Bitcoin

Bitcoin recently eclipsed $20,000 for the first time, rekindling excitement in retail investors again in a way it hasn’t since the cryptocurrency last peaked in 2017.

But while Bitcoin might have dropped off the radar for some, professional investors, billionaires and even publicly traded companies have maintained a keen interest in cryptocurrencies ever since. And this involvement in both Bitcoin, other cryptocurrencies and blockchain – the secure authentication technology behind Bitcoin – could help fuel gains in a number of companies as we head into 2021.

COVID-19 helped accelerate a number of digital reforms in companies large and small. “We’ve seen two years’ worth of digital transformation in two months,” Microsoft CEO Satya Nadella said back in April.

Cryptocurrencies and blockchain have been part of that transformation. The companies utilizing these technologies run the gamut, from traditional financial powerhouses looking to develop their own cryptocurrencies, to fintech firms looking to add Bitcoin functionality to their products, to other companies using blockchain to improve their operations.

Bitcoin might not be right for many investors. In addition to not being able to buy it directly through a brokerage account, it might simply be too volatile for some. “Cryptocurrency investing today is a bit like living in the early days of the 1850s gold rush, which involved more speculating than investing,” says John LaForge, Head of Real Asset Strategy at Wells Fargo Investment Institute.

Here are six cryptocurrency and blockchain stocks (and one fund) that can help traditional investors get at least a taste. They might not offer pure exposure to these technologies. But by embracing this growing space, these stocks look poised to deliver additional growth in 2021 and beyond.

Data is as of Dec. 15. Earnings growth rate, profit margin and return on equity provide by Yahoo! Finance.

1 of 8

PayPal Holdings

  • Market value: $259.6 billion
  • Earnings growth rate (year-over-year): 121%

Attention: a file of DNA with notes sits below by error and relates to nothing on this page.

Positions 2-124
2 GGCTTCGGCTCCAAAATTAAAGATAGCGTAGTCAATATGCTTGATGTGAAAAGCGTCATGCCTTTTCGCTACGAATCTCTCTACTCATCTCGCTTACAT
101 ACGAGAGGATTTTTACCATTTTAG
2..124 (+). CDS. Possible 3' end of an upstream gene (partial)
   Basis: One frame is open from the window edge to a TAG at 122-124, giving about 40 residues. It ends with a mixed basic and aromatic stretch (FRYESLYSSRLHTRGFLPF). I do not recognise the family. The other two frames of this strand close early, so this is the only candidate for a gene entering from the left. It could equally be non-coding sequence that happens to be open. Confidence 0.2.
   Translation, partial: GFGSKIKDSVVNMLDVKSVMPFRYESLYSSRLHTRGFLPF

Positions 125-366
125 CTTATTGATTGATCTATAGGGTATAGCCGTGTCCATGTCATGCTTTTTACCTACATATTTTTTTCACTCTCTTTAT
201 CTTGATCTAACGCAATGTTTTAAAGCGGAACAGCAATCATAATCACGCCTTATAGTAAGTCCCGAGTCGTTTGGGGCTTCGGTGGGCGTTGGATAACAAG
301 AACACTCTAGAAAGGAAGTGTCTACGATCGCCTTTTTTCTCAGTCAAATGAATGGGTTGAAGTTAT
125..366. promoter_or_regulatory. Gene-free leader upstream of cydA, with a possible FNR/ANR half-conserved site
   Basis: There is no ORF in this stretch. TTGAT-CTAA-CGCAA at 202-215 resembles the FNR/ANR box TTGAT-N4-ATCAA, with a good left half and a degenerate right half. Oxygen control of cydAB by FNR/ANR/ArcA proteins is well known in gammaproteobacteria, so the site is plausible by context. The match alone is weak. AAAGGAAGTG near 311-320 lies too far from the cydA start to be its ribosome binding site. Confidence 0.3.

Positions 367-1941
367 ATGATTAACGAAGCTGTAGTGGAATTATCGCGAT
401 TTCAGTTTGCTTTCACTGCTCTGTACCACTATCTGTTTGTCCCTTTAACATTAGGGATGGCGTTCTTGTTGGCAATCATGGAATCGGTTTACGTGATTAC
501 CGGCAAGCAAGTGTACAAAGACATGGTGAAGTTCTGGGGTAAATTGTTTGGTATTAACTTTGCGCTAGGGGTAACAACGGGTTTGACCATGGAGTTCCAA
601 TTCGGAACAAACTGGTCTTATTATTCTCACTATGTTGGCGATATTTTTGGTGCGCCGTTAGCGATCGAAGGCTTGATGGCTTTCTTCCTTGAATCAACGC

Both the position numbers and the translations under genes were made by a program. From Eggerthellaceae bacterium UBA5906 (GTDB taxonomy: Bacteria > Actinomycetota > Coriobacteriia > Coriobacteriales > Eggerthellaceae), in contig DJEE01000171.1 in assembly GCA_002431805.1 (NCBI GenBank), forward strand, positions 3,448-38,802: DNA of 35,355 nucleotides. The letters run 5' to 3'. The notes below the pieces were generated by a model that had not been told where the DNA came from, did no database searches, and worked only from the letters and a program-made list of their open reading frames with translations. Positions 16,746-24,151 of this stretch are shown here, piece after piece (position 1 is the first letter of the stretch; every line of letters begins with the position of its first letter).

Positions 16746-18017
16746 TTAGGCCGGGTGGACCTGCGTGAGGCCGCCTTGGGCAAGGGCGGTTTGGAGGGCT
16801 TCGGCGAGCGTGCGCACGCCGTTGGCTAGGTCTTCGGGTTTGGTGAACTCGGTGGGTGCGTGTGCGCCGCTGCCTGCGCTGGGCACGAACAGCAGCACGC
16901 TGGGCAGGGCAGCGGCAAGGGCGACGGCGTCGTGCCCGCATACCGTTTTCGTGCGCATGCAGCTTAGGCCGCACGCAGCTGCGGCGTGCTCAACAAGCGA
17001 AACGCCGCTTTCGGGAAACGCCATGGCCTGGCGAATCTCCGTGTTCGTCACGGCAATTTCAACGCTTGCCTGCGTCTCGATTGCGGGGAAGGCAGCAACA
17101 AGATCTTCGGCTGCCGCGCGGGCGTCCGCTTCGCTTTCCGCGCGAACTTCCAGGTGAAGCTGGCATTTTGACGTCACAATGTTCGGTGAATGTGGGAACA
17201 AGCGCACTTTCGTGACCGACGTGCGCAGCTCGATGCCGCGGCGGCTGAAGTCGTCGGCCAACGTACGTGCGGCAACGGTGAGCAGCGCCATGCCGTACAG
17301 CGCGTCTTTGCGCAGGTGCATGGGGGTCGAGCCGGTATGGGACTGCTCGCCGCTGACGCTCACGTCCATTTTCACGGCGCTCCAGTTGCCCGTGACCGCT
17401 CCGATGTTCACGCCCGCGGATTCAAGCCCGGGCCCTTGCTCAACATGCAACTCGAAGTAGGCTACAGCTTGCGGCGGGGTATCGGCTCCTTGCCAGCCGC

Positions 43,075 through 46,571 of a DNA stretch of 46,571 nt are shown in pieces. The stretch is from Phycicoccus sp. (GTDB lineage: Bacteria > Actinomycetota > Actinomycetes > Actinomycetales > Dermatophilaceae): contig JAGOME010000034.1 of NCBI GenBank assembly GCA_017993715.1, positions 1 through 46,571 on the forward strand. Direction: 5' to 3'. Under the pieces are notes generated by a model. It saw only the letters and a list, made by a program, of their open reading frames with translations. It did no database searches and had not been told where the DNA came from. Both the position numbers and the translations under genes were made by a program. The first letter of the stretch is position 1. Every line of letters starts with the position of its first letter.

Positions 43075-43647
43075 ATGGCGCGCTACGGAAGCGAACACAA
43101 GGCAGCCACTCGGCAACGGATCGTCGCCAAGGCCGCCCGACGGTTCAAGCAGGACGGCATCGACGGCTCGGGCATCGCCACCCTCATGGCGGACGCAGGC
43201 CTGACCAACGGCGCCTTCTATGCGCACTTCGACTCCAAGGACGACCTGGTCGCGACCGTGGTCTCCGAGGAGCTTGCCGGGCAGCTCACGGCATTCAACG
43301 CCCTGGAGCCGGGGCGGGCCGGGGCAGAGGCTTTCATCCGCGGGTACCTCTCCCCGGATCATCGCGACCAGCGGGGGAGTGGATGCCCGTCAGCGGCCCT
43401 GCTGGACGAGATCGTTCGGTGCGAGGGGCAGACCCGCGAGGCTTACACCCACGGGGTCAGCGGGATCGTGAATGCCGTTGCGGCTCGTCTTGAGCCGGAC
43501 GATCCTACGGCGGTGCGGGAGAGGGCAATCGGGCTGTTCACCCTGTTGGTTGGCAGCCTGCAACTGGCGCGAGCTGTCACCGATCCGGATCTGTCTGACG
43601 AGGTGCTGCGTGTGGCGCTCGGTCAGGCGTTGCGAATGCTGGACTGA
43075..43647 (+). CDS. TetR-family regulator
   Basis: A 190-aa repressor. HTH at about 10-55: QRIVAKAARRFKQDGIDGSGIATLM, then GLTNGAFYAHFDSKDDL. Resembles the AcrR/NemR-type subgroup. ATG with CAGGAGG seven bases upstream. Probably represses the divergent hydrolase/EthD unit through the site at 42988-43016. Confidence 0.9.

• Profit margin: 15.5%
  • Return on equity: 18.0%

PayPal Holdings (PYPL, $221.60) announced in October a service that would allow users to hold bitcoins. A November Mizuho Securities survey of 380 users showed that, within just one month, 17% had already used PayPal to buy or sell the cryptocurrency.

That same month, investment firm and hedge fund Pantera Capital wrote in a letter to shareholders that “PayPal and (Square’s Cash App) are already buying more than 100% of all newly-issued bitcoins.”

“Crypto functionality is now part of Top 5 finance apps,” say Piper Sandler analysts Christopher Donat and Crispin Love, who rate PYPL at Buy. “On Oct. 21, PYPL announced a new service to enable users of its Mobile Cash app to buy, hold and sell cryptocurrencies. PYPL plans to expand the offering to its Venmo app in (the first half of 2021).”

If that 17% figure actually translates across all 305 million users worldwide, that indicates that nearly 52 million users have started holding some amount of wealth in cryptocurrency. That’s a massive figure that only makes Bitcoin more useful as a digital store of wealth thanks to the “network effect” (a concept PayPal understands well from when it was part of former parent company eBay).

Allowing users to buy and sell Bitcoin on its platform naturally opens up a new source of revenue for the company. Their business model of collecting a small “toll” for every financial transaction processed should help the company expand its bottom line.

Wall Street analysts collectively believe PayPal will average 21%-plus earnings growth annually over the next three to five years. That’s reflected in a consensus Buy rating, according to S&P Global Market Intelligence.

2 of 8

Square

  • Market value: $99.2 billion
  • Earnings growth rate: 24.2%
  • Profit margin: 4.1%
  • Return on equity: 18.7%